We are looking for new members who:

  • can meet monthly for most months of the year (we meet on at least 10 out of 12 months)
  • are willing to share their own material for critique
  • will give some time to critique shared material from other members
  • are willing to learn and develop as writers, and
  • may be willing to host a meeting once every few months (we circulate between members).

Who are we?

My author profile is on Amazon here: http://www.amazon.co.uk/-/e/B00AX49ZUE I am principally a novelist, and am currently working on a political comedy. I have a few short film or TV pilot scripts under my belt, as well as a collection of short stories, and am an alumnus of City University.

Tara Basi is a Birkbeck writers alumnus and a novelist and playwright. He writes dystopian fiction and satirical plays/radio plays. He is self-publishing his first novel this year.

Max Novaz is also an alumnus of Birkbeck, and is principally a playwright of farces, with his first production recently performed in Bedford. Max is currently working on a novel, and editing a play set in a Spanish holiday resort.

We are open to fellow writers of all levels of experience. A fondness for Rioja would be advantageous!

If you are interested, we are happy to meet somewhere public, on a trial basis, and to share material with you in advance so you can gauge the quality of our work and personalities. We generally meet on the last Friday of the month, but we are open to this. (Fridays allow for a drink after the writing talk.)

Please contact me, Graeme, on astrotomato@gmail.com or via DM on Twitter @astrotomato

All the best,

Graeme x

Rejection

I was fortunate to have an opportunity to pitch Sympathy for the Devil to an agent at the recent London Author Fair.

I’ve just received feedback. It’s a “no”.  But! I am enormously grateful to agent Meg Davis for her very kind and positive words on such an early draft.

Here’s an extract from her feedback:

image

That’s the sort of comment that keeps me motivated. Thank you.

Writing update 30 March 2014

A quick update on my writing projects.

 

Sympathy for the Devil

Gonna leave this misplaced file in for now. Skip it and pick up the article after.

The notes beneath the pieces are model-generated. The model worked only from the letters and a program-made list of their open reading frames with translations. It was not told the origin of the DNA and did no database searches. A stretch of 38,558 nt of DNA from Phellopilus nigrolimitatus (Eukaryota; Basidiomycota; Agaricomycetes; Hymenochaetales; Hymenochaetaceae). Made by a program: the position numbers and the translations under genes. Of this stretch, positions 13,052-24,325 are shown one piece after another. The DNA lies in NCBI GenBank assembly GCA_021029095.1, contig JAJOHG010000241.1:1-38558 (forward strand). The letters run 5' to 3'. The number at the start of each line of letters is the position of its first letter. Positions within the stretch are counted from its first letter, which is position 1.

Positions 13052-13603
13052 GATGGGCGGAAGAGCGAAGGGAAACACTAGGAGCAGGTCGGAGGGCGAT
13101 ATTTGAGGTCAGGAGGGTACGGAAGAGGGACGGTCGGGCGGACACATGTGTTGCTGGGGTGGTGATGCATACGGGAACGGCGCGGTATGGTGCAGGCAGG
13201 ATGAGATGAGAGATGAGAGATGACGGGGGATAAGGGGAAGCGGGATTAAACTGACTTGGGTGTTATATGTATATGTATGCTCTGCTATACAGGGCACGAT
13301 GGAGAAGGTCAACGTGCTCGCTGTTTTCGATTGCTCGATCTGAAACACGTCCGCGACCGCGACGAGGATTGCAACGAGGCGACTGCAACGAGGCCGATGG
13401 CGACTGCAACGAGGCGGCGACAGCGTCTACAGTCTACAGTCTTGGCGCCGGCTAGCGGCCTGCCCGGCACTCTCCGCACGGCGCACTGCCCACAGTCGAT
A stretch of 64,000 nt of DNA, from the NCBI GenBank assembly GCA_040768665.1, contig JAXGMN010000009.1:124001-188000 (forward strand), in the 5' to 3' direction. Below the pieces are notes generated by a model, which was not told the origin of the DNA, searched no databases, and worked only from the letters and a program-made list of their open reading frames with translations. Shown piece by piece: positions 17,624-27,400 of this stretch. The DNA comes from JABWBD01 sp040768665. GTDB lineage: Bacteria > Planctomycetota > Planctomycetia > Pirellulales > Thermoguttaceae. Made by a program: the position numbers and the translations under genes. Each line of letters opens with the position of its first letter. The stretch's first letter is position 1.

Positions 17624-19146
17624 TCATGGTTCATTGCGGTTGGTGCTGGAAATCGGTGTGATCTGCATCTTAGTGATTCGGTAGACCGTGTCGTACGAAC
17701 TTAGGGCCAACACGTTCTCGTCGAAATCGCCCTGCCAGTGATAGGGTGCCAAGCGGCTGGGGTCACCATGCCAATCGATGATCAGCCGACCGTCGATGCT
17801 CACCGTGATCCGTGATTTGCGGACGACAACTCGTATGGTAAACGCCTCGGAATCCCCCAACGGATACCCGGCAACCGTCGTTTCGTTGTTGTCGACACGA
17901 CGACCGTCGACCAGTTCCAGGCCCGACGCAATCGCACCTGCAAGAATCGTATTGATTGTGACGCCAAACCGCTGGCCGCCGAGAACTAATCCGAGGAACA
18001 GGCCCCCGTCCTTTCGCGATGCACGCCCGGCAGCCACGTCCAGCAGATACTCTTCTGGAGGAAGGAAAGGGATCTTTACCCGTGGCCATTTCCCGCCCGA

I have a full second draft of the novel, with a proper ending. The first draft was finished within three months (I think taking May-August 2013), and it’s taken another 7 months to properly re-write that initial draft. The first draft was about 70,000 words long, and the second draft is 96,000 words.

In terms of re-writing, I deleted the final 30,000 words of draft one and re-wrote from scratch, taking it into a completely different direction. Of the remaining 40,000 words from the original draft, at least 25,000 words were wholly re-written.

I think this is a good thing. Some initial drafts are strong and need tinkering. This initial draft was strong on the central character (Lucy) and a few key scenes, but had little direction or cohesiveness. I’ve had to put a huge amount of thought and research into giving story a logical structure, supporting characters with depth and multiple and rising tensions that make sense and keep complicating the story in an understandable way.

I think this full second draft of Sympathy for the Devil has an open and accessible style, which is what I was hoping for. (I contrast this with Planetfall, which was quite densely written for a scifi crowd who would already understand the kind of world put forward.)

I’m now resting Sympathy for a few weeks so that I can go back in a few weeks and make a few final tweaks. Afterwards, I’ll be sending it to a professional editor – and all suggestions on good editors are gratefully received.

 

Planetfall

I mentioned Planetfall, and there’s an update on this too.

Book one, All Fall Down, has now shifted over 500 copies through physical book sales and digital downloads. Reviews keep popping up on the Amazon page, which is satisfying. I’d really like to see more reviews on there – there are seven now. Thirty would be amazing. 

A plea – if you’ve read the book, please leave an honest review (whether you loved or loathed it, I don’t mind) on its Amazon page.

Book 2, Children of Fall, is still on hold while I’ve been writing Sympathy for the Devil. I’m hoping to be back with it by September 2014.

In the meantime, while I rest Sympathy, I am writing a short story set in the Planetfall universe. I’m hoping to release it on Kindle and other formats towards the end of May 2014. More updates as and when.

 

Other writing projects

Robocop fan fiction. A couple of years ago I started writing a Robocop fan fiction novella. I have now abandoned this.

Backpackers 2. I wrote half an opening chapter for a sequel to Backpackers. I’ve no idea where that might go. Maybe I’ll add the occasional thousand words here and there. Cath’s a hard character to shake off, and the format – short stories linked together by a single character – is still attractive to me.